The New Year marks new monetary policy - by Brett Pelletier

January 08, 2016 - Appraisal & Consulting
Brett Pelletier, Kirk & Company Brett Pelletier, Kirk & Company

The New Year marks new monetary policy and a renewed sense of optimism in the commercial real estate markets in Mass. and New England. In December, the Federal Reserve Open Market Committee (FOMC) reported that economic activity has been expanding at a pace consistent with prior assumptions, thus supporting the first fed funds rate increase since June of 2006. The FOMC commentary suggested that the increase in the fed funds rate of .25-.50% is in line with inflation expectations and macroeconomic growth and sustainability patterns. As promised, the FOMC considered labor market conditions, financial markets, and inflationary pressures; a distinct policy shift from what had become the traditional recovery benchmark and a show of strength in fundamental market conditions. In the Federal Reserve’s Beige Book report for December from the First District (Boston), contacts reported generally positive outlooks, although growth was reported at a somewhat slower pace than prior quarters. We have eagerly awaited the most recent actions of the Fed and we anticipate the re-actions of the marketplace and what it means for commercial real estate.

The November Employment Situation Report released by the US Bureau of Labor Statistics (BLS) provided additional comfort as total nonfarm payroll employment was up by 211,000 in November. According to the BLS, increases in construction, professional and technical services, and health care made up the majority of the upward momentum, all of which are good indicators for commercial real estate activity, especially in the Boston metro. Consumer confidence has been stable with an increase in the most recent survey of December 2015. Consumers are especially optimistic about the current job market and expect continued stability in jobs and business conditions.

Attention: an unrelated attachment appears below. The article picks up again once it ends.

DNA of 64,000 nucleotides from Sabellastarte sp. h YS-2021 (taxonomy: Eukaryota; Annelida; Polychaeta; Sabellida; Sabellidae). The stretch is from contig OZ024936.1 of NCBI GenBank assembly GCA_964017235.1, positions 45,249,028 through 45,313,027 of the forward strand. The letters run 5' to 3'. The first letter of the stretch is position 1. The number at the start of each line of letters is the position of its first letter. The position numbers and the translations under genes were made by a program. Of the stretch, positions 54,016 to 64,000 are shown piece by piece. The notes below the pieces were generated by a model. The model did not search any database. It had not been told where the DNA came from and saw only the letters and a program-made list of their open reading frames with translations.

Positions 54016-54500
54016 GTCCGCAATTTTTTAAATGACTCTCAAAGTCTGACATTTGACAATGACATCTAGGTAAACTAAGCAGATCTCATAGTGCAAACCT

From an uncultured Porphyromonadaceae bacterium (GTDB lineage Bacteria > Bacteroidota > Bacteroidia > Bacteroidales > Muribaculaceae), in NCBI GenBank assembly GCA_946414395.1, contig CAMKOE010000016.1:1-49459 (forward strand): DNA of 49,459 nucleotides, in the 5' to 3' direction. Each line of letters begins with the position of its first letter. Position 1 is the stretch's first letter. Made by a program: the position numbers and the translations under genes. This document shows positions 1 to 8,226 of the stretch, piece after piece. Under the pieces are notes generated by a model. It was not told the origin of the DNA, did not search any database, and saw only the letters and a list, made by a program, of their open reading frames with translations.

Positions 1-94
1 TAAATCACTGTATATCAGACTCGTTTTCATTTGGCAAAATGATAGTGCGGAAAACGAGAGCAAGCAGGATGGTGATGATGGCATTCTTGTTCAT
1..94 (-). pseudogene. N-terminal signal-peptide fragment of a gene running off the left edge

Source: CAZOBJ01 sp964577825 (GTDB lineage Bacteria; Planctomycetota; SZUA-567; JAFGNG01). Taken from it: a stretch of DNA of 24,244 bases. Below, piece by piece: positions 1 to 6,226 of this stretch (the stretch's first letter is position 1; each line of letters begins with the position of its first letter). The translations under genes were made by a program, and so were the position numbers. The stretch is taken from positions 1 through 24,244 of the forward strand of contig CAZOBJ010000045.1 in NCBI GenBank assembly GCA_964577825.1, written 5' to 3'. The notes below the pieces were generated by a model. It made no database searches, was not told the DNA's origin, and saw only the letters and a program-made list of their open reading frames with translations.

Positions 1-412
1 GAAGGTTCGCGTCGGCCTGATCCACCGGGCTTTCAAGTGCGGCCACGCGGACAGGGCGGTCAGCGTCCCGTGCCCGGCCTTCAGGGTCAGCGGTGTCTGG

Fundamentals continue to improve in primary markets as well as secondary and tertiary markets throughout Massachusetts; further contributing to the region’s overall economic sustainability. The commercial real estate market participants are, as ever before, taking notes. Improvements in national and regional fundamentals have informed monetary policy on a national level and include a discount rate increase and implications throughout the treasury security spectrum. The impact that projected economic conditions have on institutional capital will be coupled with reactions in consumer demand and purchase power that will likely have a lasting impact on the commercial and residential real estate markets in the region.

Volatility and uncertainty continue to be major forces of concern in the markets. Boston’s geographic limits are constantly expanding and the former neighborhood boarders are no longer relevant. Demand for housing and mixed-use properties is observable in neighborhoods previously underdeveloped. The market is reacting to consumer demand fed by improvements in employment and commercial real estate demand. The reaction of the micro and macroeconomic markets to the most recent rate hike and the ripple effect of investment and consumer interest rates will likely create additional movement. Boston and the region are exciting places to be and the next 12 months will be another learning exercise.

As always, commercial real estate participants are informed, sophisticated, and diligent and must be well positioned to make the most of 2016. With our ear to the ground, we continue to listen, learn, and react. The outlook for 2016 is almost universally positive as we get back to a more familiar economic policy and stability going forward. Happy New Year and best wishes for 2016!

Brett Pelletier is a senior analyst with Kirk & Company, Real Estate Counselors of Boston, Mass.



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